(WASHINGTON) — One of the nation’s largest environmental advocacy groups is joining one of the nation’s largest industrial unions to launch a multi-million dollar campaign to mobilize voters in key races that could decide the balance of power in the United States Senate.
The League of Conservation Voters (LCV) and United Steelworkers (UAW) announced Monday that they are committing $3.1 million to boost turnout in four states with pivotal Senate seats up this cycle: Arizona, Montana, Nevada and Ohio.
In Montana and Ohio, the campaign is designed to tout the environmental record of two incumbents up for re-election in 2018 in states that Donald Trump capture in the 2016 presidential election: Sen. Jon Tester and Sen. Sherrod Brown.
The campaign is also targeting two pickup opportunities for Democrats this cycle. The retirement of Sen. Jeff Flake gives Democrats in Arizona a chance to capture one of the state’s U.S. Senate seats for the first time since 1988. While the state has not yet held its primary, Rep. Kyrsten Sinema is a heavy favorite to advance to the general election, and the campaign touts her as a “champion” on environmental issues.
In Nevada, GOP Sen. Dean Heller is the only Republican incumbent up this cycle in a state that Hillary Clinton won in the 2016 presidential election. Heller is taking on Democratic Rep. Jacky Rosen in November.
“We don’t have to choose between good jobs and clean air and water, and that’s why conservationists and labor are coming together once again to elect senators who share those values,” LCV President Gene Karpinksi said in a statement announcing the campaign, “We know that face-to-face conversations about what’s at stake bring voters to the polls, and our combined efforts will be key to retaking a pro-environment majority in the U.S. Senate that will invest in the clean energy jobs of the future and ensure that our health and safety take priority over corporate greed.”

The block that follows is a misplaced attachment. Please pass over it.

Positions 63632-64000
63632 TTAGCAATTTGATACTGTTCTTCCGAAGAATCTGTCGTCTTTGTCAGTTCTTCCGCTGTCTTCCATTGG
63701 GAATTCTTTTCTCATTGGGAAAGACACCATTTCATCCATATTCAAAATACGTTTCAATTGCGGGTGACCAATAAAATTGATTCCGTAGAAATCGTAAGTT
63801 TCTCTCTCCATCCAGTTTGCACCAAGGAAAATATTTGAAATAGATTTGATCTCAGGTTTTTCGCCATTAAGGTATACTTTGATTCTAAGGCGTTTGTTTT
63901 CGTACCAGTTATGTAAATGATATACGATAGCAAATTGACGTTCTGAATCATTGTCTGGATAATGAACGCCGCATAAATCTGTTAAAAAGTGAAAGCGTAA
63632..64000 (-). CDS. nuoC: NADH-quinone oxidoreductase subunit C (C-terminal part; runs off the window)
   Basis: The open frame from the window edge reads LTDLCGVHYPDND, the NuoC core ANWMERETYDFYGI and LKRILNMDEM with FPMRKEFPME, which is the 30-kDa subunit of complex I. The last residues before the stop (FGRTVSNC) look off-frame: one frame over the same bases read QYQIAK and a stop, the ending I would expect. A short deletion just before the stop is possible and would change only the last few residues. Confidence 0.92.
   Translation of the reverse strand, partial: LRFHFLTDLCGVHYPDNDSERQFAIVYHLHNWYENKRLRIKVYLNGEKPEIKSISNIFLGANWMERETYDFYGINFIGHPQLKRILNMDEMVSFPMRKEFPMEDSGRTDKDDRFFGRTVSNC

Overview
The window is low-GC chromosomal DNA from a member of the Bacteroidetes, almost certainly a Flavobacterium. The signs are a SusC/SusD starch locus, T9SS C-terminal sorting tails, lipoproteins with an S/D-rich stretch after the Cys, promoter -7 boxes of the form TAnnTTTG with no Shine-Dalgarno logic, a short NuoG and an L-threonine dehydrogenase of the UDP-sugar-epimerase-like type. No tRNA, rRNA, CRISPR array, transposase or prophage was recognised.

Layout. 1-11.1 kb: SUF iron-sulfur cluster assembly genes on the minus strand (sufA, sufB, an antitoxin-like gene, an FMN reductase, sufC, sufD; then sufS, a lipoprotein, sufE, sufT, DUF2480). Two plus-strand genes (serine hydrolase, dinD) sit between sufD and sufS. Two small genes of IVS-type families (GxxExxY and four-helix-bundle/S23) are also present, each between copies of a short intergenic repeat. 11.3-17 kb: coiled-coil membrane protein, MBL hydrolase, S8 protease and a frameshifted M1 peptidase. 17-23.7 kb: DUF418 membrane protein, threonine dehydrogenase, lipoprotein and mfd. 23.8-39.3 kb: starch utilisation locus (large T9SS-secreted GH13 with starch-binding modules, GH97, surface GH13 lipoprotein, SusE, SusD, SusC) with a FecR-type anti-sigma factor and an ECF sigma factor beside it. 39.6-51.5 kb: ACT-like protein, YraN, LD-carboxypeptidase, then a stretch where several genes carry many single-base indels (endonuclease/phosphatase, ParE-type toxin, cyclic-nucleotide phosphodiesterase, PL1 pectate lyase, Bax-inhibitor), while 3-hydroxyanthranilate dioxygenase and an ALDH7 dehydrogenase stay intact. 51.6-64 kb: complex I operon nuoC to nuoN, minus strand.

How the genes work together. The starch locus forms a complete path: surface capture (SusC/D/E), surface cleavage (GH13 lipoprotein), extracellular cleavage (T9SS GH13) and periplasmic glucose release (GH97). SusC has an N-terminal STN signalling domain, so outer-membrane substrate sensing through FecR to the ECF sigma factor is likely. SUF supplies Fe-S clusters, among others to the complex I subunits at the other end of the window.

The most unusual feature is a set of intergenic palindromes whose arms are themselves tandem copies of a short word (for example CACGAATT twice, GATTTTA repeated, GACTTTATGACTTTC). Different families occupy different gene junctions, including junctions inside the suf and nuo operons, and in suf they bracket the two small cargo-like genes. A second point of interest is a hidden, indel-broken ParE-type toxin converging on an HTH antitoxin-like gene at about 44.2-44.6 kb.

“Control of the U.S. Senate is in play, and this effort will directly communicate with the tens of thousands of voters who will decide the outcome of the election in these key states,” United Steelworkers International President Leo Gerard added in a statement Monday.
The two groups had a similar partnership during the 2016 election, but in this election cycle they are getting involved “much earlier” to take advantage of an energized Democratic electorate, said LCV’s Senior Vice President of Campaigns Pete Maysmith.
“We wanted to tap into that energy even earlier in terms of engaging with voters and with potential voters in those four states,” Maysmith told ABC News.
Maysmith also said that while the campaign is focused on touting the overall records of the four Democrats running in these races, the messaging will vary from state to state where the joint campaign sees opportunities to target issues that voters in individual states care about.
“In Nevada we know that clean energy, solar and wind in particular, are absolutely popular issues with the voters, and they get that it’s good for the economy” Maysmith said.
Public lands in Montana was another example of a local issue that Maysmith said “resonates with voters directly,” and could mobilize them to the polls to re-elect a red state Democrat like Tester.
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